[as  Alaska is  now]; otherwise,  it  would not  be considered  a                                                               
comparable law.                                                                                                                 
CHAIR  ROKEBERG asked  for  a more  in-depth  explanation of  the                                                               
duplication  in  HB  4  and   [HB  172]  regarding  the  cost  of                                                               
MR.  WOOLIVER noted  that all  of  the [proposed]  DWI bills  are                                                               
"somewhat  of a  package," and  that there  is "overlap"  between                                                               
them.  He explained that HB  172 calls for a superior court judge                                                               
[position]  in  both Anchorage  and  Bethel;  the superior  court                                                               
judge in  Anchorage would  handle the  workload generated  by the                                                               
therapeutic  court  (created by  [HB  172]),  which is  aimed  at                                                               
felony-DWI offenders.   He further  explained that  although both                                                               
bills include in their fiscal  notes funding for a superior court                                                               
judge, one  such judge can do  the workload created by  both HB 4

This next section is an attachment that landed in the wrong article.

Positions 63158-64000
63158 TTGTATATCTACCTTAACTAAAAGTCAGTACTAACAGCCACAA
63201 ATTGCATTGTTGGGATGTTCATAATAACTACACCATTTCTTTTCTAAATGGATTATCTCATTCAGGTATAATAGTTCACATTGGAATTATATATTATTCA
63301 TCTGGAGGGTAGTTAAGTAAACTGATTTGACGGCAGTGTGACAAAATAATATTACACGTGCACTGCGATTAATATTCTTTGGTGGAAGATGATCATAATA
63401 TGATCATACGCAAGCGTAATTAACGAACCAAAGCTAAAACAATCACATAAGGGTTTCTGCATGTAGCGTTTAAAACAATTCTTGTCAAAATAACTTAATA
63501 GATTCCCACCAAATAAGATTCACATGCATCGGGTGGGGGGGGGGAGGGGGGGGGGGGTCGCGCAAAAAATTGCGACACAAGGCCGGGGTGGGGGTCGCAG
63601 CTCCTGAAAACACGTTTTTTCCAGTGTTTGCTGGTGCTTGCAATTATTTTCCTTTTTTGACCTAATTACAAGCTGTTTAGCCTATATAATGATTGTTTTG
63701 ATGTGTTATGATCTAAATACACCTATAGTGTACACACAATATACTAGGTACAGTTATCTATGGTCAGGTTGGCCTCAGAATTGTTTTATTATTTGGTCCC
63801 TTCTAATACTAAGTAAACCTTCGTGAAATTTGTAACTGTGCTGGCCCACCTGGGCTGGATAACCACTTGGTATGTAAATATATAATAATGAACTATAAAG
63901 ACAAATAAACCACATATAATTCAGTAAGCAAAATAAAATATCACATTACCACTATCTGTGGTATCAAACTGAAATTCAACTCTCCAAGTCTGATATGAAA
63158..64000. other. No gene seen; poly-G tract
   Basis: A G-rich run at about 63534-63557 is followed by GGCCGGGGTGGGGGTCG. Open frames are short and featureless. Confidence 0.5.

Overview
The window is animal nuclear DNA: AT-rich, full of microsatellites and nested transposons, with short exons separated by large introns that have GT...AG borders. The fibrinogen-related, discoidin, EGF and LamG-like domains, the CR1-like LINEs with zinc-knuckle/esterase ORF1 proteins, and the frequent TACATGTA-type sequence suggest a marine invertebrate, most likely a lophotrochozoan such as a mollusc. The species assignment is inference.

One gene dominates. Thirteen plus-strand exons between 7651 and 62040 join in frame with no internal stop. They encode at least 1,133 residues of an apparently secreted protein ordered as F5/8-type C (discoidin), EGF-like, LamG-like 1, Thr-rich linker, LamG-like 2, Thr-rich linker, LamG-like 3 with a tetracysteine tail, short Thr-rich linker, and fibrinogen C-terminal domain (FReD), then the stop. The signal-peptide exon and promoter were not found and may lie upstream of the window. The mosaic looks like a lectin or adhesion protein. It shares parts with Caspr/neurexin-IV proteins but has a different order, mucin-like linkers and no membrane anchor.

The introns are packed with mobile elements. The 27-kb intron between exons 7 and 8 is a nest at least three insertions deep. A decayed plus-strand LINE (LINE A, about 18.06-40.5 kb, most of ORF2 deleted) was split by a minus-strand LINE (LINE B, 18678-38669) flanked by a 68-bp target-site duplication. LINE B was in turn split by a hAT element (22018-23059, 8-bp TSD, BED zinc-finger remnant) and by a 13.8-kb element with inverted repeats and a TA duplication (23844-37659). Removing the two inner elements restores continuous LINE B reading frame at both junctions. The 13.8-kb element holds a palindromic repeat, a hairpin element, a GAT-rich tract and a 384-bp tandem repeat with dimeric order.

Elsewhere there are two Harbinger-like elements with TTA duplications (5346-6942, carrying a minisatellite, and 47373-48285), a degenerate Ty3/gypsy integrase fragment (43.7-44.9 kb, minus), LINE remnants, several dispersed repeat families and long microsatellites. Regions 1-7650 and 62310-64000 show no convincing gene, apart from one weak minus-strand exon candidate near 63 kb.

and HB 172.                                                                                                                     
CHAIR  ROKEBERG  asked Mr.  Wooliver  to  explain his  memorandum                                                               
regarding the issues of collections  and "fine revenue" generated                                                               
by HB 4.                                                                                                                        
Number 1688                                                                                                                     
MR. WOOLIVER explained that per  Ms. Seitz's request, the ACS had                                                               
attempted  to  estimate  how much  revenue  the  increased  fines                                                               
provided for in HB 4 would  generate.  He added, however, the ACS                                                               
does not  have a computer  system designed  to make that  kind of